Table 1: Baseline characteristics of participants included in the follow-up study according to the presence of incident T2DM.

Multivariate Cox proportional hazard regression was used to estimate the age-adjusted hazard ratios (HRs) and 95% CI for the development of T2DM associated with MetS and its components (Table 2). Predictors of T2DM included MetS and its components. Sensitivities, specificities, and positive and negative predictive values (PPV and NPV) were also evaluated (Table 3).

Table 2: Multivariate analysis of incident T2DM according to MetS and its components.
Table 3: Predictive value of baseline MetS and its components in predicting risk of T2DM at 3-year follow-up.

Multivariable logistic regression analysis for the prediction model was performed. The following three kinds of prediction models were built: (1) full model, which includes age and all of the MetS components; (2) stepwise model, a backward step-down selection process that uses a threshold of and excludes some factors without clinical significance (according to the Akaike information criterion); and (3) multivariable fractional polynomials (MFP) model [13], which performs nonlinear risk relationships between continuous variables and the outcome (Table 4). The receiver operating characteristic (ROC) curves of the three models were constructed using bootstrap resampling (times = 500) and are presented in Figure 2. By C statistics and DeLong algorithm [14], we found no significance between the three models in the capability to discriminate participants with and without incident T2DM (data not shown), so we chose the easiest “stepwise model” for the nomogram (Figure 3). The predictive accuracy of the nomogram was also measured by bootstrap (500 resample) method. Calibration curves [15, 16] were plotted to assess nomogram validation (Figure 4). The predicted probability of recurrence versus actual recurrence on the entire sample was compared using 500 bootstrap resamples to reduce over fit bias.

Table 4: Three prediction models for T2DM using components of MetS.
Figure 2: ROC curves of the components of MetS at baseline in predicting T2DM in man and woman (bootstrap resampling times = 500). AUC confidence interval and significance tests using bootstrap resampling. ROC: receiver operating characteristic curves; AUC: area under curve.
Figure 3: Nomogram to estimate the risk of T2DM using part of the components of MetS (stepwise model, bootstrap resampling times = 500). To use the nomogram, find the position of each variable on the corresponding axis, draw a line to the points axis for the number of points, add the points from all of the variables, and draw a line from the total point axis to determine the T2DM probabilities in 3 years at the lower line of the nomogram.
Figure 4: Calibration curves of the stepwise model nomogram (bootstrap resampling times = 500). On the calibration curve, x-axis is nomogram-predicted probability of incident T2DM in 3 years, and y-axis is observed incident T2DM in 3 years. The red line represents a perfect prediction by an ideal model. The black line represents the performance of the nomogram, which is a closer fit to the diagonal dotted line, representing improved prediction. The pink area is the 95% CI of the calibration curve.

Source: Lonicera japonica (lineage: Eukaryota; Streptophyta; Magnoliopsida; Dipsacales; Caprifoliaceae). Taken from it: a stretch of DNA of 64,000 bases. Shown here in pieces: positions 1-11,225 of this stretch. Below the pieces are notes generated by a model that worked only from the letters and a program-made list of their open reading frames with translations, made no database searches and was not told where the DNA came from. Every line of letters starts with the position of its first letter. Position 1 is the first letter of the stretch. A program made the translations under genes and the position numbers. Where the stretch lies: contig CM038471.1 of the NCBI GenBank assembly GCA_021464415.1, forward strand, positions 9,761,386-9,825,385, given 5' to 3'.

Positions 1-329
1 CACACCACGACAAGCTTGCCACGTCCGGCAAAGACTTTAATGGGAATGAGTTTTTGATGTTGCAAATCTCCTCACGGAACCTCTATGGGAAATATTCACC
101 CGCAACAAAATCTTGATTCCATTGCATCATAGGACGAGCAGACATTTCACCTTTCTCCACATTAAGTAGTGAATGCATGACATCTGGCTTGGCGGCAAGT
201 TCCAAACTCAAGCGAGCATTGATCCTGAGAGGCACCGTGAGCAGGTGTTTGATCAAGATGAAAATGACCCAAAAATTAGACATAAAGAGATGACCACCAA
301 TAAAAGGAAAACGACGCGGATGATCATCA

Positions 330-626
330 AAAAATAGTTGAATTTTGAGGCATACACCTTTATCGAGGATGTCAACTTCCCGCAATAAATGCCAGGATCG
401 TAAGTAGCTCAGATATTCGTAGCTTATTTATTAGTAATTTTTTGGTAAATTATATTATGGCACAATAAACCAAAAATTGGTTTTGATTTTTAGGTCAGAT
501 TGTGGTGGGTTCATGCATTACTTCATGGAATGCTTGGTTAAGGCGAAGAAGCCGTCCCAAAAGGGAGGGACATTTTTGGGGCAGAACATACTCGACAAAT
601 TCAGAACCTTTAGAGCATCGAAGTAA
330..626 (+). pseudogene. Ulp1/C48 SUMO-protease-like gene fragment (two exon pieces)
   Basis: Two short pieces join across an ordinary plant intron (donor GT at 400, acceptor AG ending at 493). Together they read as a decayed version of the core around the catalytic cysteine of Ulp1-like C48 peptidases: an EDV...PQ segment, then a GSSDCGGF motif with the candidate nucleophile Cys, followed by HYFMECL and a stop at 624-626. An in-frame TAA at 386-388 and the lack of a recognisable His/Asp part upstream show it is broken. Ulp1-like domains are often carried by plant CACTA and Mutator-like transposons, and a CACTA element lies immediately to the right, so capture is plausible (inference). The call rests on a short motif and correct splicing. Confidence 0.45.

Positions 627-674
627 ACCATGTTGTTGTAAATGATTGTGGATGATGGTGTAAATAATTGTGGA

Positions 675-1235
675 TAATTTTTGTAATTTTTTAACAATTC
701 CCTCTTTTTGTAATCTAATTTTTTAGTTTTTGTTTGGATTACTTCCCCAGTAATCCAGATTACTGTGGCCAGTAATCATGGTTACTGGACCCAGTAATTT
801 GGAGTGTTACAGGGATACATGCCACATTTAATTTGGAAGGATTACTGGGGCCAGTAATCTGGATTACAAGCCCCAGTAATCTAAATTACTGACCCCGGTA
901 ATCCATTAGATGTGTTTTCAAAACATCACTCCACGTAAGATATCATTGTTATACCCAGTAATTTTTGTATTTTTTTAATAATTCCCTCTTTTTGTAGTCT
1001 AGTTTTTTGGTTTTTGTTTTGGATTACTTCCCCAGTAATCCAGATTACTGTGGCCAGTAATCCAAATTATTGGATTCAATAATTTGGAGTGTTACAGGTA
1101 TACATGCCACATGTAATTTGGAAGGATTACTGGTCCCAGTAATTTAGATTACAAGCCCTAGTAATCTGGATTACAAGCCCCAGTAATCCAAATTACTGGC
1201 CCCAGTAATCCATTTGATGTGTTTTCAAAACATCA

Score sheets to estimate absolute risk for the outcome were derived from the nomogram of the stepwise model (Table 5). The nomogram and calibration curves of full and MFP models are also presented in Supplementary Materials (Figures S1S4).

Table 5: Algorithm for estimating risk of T2DM using part of the components of MetS (stepwise model).

All analyses were performed using statistical packages R (R Foundation; http://www.r-project.org; version 3.4.3) and EmpowerStats (http://www.empowerstats.com; X&Y Solutions Inc.). A value of (two sided) was considered statistically significant.

3. Results

3.1. Baseline Characteristics and T2DM Incidence

Among the 9735 participants (aged 17–96 years) included in the final analysis, 60.48% were males, the mean (standard deviation) age of the cohort was 44.29 (13.52) years, and the baseline prevalence of MetS was 11.85% (1154). After an average observation period of 1.74 years, 11.29% (1099) of the participants developed T2DM. Table 1 compares the baseline demographic and biochemical characteristics of individuals according to the presence or absence of T2DM incidence. Significant differences were observed among the groups.

T2DM incidence rates were 3.33% (321/9735), 4.01% (359/8949), and 6.65% (419/6300) in 2011, 2012, and 2013, respectively. This value also increased with age: 1.56% (22/1410) among the participants aged 17–29 years, 5.72% (138/2414) among those aged 30–39 years, 10.45% (303/2899) among those aged 40–49 years, 19.68% (356/1809) among those aged 50–59 years, 21.89% (141/644) among those aged 60–69 years, and 24.87% (139/559) among those aged >70 years.